Views sought on Highmoor Road parking options

Over recent months local Lib Dem councillors have been working with council officers to try to come up with possible solutions to help ease parking issues on Highmoor Road.

Vehicles parked opposite the entrance to Highmoor Close can make it difficult for large vehicles to get in and out, which has led to damage being done to the grass verges on the corners.

An initial idea was to create a parking bay in the verge outside the flats, similar to the one outside the flats on Wains Road. There are however utilities in the verge which would need to be diverted if tarmac was laid on the verge, which would be prohibitively expensive.

Residents are now being asked to have their say about three possible options.

Option 1 

Option 1










This would provide 10 parking spaces aligned parallel to the boundary wall. Because this uses most of the lawned area, it requires a large area to allow vehicles to manoeuvre and to exit in a forward direction. This whole area would need to be converted to the EcoGrid construction.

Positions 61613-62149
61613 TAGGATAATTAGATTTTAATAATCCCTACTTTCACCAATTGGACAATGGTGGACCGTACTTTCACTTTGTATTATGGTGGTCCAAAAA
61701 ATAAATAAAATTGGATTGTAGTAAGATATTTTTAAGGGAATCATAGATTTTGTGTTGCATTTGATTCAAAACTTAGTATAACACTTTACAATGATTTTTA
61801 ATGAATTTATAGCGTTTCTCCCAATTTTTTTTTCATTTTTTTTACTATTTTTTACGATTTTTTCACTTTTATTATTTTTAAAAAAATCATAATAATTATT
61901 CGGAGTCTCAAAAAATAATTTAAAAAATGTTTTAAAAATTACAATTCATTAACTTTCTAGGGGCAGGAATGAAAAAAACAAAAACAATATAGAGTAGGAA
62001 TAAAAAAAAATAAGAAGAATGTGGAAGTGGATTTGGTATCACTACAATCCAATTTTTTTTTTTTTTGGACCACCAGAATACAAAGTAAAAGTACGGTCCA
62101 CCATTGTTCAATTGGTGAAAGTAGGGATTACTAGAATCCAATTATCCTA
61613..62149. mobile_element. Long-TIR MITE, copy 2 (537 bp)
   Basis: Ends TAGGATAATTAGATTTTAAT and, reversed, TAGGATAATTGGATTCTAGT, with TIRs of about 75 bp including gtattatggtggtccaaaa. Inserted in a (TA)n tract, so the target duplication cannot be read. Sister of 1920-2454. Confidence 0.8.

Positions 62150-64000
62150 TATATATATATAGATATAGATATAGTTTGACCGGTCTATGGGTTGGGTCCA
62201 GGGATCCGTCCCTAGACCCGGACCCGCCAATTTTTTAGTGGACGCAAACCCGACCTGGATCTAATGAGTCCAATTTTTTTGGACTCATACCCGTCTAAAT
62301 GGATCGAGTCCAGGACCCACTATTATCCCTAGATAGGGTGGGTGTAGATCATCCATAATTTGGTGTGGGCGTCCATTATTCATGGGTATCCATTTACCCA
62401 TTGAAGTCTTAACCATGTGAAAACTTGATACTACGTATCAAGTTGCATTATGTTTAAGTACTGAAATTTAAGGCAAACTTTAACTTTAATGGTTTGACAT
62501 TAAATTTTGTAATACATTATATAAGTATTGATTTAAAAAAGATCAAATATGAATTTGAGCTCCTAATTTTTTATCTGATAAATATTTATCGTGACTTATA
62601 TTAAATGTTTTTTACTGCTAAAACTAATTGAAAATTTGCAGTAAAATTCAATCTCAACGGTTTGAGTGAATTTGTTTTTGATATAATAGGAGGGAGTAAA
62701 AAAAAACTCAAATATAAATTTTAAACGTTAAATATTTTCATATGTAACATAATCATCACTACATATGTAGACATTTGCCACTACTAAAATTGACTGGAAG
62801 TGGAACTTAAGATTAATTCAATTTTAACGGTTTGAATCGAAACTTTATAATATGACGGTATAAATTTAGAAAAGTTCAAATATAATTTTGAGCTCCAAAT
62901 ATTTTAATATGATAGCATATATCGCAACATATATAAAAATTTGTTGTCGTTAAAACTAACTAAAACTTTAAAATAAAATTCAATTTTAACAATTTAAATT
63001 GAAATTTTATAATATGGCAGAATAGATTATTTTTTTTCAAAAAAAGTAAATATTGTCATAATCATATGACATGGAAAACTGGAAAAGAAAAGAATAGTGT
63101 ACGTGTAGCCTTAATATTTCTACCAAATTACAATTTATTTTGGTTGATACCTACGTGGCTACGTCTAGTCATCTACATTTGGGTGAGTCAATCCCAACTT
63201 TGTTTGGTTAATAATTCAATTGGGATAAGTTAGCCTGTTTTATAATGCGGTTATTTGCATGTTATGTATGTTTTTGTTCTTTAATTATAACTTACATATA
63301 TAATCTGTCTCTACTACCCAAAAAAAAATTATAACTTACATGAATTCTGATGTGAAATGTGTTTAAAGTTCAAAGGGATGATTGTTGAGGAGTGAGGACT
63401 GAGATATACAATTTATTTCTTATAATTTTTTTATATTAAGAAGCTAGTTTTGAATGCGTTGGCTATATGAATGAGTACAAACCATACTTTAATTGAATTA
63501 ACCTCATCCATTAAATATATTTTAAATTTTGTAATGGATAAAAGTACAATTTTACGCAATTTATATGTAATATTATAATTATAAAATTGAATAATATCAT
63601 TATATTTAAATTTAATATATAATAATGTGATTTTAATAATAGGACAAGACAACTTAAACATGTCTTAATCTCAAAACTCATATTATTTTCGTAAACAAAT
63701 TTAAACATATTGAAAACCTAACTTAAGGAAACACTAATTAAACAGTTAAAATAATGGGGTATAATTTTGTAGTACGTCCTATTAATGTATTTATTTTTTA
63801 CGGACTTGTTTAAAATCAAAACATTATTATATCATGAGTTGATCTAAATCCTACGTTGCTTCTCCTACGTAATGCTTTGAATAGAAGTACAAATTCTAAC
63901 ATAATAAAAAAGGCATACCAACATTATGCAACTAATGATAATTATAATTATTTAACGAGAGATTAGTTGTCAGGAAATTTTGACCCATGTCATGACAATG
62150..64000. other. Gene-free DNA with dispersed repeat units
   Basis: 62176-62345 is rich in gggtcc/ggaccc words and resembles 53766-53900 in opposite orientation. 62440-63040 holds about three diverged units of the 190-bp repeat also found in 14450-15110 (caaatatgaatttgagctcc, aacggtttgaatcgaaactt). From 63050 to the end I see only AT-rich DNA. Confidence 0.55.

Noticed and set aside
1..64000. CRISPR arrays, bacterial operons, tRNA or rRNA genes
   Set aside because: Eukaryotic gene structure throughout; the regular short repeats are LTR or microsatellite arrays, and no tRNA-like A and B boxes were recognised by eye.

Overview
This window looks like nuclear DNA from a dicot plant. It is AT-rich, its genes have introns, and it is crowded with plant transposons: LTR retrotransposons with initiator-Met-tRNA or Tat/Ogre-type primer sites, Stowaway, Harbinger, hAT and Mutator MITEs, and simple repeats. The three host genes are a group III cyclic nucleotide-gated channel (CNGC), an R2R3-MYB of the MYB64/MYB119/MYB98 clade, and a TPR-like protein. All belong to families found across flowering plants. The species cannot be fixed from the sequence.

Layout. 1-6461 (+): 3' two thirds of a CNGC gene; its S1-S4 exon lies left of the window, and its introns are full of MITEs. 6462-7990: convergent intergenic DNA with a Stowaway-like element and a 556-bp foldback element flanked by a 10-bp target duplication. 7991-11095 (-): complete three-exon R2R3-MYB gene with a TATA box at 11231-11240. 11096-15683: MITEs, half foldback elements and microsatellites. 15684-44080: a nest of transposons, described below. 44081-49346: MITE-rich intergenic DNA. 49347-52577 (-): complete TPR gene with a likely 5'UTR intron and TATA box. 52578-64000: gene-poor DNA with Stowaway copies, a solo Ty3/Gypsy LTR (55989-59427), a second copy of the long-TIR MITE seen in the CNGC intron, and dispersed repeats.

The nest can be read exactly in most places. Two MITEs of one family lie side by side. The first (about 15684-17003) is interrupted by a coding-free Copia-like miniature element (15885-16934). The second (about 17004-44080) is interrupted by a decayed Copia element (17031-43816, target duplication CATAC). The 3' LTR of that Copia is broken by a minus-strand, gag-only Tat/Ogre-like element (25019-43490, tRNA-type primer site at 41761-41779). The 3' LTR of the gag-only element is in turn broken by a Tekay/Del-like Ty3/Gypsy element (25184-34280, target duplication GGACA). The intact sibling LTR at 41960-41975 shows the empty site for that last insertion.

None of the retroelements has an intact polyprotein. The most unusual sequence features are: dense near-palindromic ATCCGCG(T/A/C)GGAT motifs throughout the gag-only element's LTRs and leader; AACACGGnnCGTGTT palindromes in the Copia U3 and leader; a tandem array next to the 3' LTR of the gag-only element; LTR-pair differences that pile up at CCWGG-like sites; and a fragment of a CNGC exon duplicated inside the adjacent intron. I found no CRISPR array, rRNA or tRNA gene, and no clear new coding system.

Example of EcoGrid








The proposal would also require the provision of 2 wide vehicular crossings from Highmoor Road to allow access and exit from the parking area. Due to the extensive area needing to be provided, and the wider crossings, the cost of this option would be around £40,000.

There are various options available, eg this could be reduced to 5 spaces thereby considerably reducing the area of EcoGrid and hence the overall cost. We have concerns about the feasibility of this option because the paths down to flats 10 & 12 and 26 & 28 would be removed.

Option 2

Option 2 (map should say 6, not 8, spaces)










This option allows for 6 spaces, requiring the installation of 275m² of EcoGrid and a 4.5m wide vehicle crossing off Highmoor Road into the parking area. The cost of this option is around £27,500.